* Walking down stairs. Imagine yourself starting at the top of a beautiful bluff, overlooking a gorgeous ocean beach. Imagine there is a gentle and safe decline with stairs and a railing on both sides. Perhaps a gentle warm breeze. Imagine what it looks like and what it sounds and smells and feels like. Now imagine that the top step is number 200. One at a time walk down the stairs, stopping at each stair to say (in your mind) the next number, 199, 198 etc. Imagine how the smells, sights and sounds and feel changes at each step. See if you can make it all the way to the bottom while staying awake.
* Nightmares. If you can just let it go and forget about the dream, do so. If you can not, imagine how you could be empowered to make everything well. What could happen in the dream to make everything better. When my oldest daughter was young she used to have bad dreams about ghosts that would wake her up and then she would wake us up. They were menacing shadows. I asked her if she could imagine that the ghost was friendly and white like Casper. She said “no, pink Ghost” and that was the end of it. It rarely works this easily but you can take control of your dreams to create a more relaxing and pleasant ending.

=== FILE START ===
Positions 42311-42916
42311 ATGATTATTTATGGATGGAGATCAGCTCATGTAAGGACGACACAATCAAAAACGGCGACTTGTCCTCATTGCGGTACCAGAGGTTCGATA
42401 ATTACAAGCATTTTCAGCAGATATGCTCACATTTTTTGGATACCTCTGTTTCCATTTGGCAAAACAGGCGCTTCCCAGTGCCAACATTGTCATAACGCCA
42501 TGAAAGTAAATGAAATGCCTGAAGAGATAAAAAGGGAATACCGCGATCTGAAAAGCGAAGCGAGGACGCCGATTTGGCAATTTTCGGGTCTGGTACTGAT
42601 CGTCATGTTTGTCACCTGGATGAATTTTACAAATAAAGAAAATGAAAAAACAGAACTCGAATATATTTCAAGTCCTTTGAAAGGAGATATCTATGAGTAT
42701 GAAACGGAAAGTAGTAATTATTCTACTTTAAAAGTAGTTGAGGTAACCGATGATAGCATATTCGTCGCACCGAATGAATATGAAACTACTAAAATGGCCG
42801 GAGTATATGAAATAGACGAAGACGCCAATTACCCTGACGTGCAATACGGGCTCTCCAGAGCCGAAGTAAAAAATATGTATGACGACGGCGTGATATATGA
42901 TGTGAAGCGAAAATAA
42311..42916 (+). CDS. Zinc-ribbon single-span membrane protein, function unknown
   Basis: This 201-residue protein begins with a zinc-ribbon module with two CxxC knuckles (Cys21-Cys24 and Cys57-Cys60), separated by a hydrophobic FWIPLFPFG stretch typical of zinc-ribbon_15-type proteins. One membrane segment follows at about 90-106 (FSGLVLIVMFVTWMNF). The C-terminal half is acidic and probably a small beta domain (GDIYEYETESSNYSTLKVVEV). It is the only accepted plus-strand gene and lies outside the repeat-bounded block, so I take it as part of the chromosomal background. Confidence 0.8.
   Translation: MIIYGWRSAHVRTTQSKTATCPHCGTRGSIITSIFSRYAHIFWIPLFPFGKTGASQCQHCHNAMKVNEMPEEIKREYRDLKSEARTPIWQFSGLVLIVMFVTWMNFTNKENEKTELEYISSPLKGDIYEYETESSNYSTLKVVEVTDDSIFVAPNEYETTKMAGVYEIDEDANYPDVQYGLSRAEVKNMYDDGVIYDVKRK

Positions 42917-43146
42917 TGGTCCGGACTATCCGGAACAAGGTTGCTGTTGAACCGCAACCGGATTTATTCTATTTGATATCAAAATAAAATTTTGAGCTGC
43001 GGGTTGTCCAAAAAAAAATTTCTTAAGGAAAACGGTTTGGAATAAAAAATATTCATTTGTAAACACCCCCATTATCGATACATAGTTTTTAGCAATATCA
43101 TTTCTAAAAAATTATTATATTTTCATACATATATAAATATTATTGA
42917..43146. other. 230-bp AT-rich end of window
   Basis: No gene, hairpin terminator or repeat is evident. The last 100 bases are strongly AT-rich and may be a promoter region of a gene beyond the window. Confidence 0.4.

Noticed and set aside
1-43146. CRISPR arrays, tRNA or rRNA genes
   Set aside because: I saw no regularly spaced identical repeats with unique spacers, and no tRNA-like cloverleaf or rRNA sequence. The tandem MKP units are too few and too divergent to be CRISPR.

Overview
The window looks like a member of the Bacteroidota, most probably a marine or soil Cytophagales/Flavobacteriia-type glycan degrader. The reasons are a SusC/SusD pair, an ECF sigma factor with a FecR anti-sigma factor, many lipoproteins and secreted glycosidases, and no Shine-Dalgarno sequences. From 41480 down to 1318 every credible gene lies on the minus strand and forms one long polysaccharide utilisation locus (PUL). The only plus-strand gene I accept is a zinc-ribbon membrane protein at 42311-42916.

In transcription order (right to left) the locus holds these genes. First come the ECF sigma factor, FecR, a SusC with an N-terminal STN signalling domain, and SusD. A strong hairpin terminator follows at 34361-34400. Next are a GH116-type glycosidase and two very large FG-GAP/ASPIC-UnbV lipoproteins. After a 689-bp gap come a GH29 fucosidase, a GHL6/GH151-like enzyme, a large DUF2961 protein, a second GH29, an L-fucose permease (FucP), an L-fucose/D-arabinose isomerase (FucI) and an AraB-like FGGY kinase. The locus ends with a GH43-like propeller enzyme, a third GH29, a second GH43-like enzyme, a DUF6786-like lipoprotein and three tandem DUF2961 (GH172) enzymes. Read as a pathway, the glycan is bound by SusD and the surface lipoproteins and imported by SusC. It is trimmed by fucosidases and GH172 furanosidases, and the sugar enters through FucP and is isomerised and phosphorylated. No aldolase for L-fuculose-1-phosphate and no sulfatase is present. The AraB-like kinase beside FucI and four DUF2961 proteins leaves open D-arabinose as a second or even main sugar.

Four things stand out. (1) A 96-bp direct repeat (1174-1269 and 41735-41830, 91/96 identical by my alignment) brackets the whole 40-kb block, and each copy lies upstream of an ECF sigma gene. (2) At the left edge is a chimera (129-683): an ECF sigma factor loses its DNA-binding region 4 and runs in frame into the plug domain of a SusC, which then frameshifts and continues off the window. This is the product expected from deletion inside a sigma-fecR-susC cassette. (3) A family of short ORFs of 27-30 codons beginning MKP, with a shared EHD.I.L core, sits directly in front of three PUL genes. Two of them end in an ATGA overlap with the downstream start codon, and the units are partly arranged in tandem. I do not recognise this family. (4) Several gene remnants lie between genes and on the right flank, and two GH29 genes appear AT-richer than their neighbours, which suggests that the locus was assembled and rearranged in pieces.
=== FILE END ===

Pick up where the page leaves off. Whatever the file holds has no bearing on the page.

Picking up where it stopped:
* Do not worry about doing all these suggestions perfectly. Just do your best and do better the next time.
Allow a month of consistent effort and practice for significant improvement.
Supplemental materials (Much of this information is more specific to children):
Regardless of what may be written on the websites, avoid caffeine, sugar, and simple carbohydrates (most breads, crackers, etc.) within four hours of bedtime. Be careful with herbs, it is possible to overdose on some, be especially careful with children. Check with your physician before giving herbs to a child.
Melatonin: Natural food and non-food sources of melatonin
Foods for sleep
Child Sleep: Recommended hours for every age
All about sleep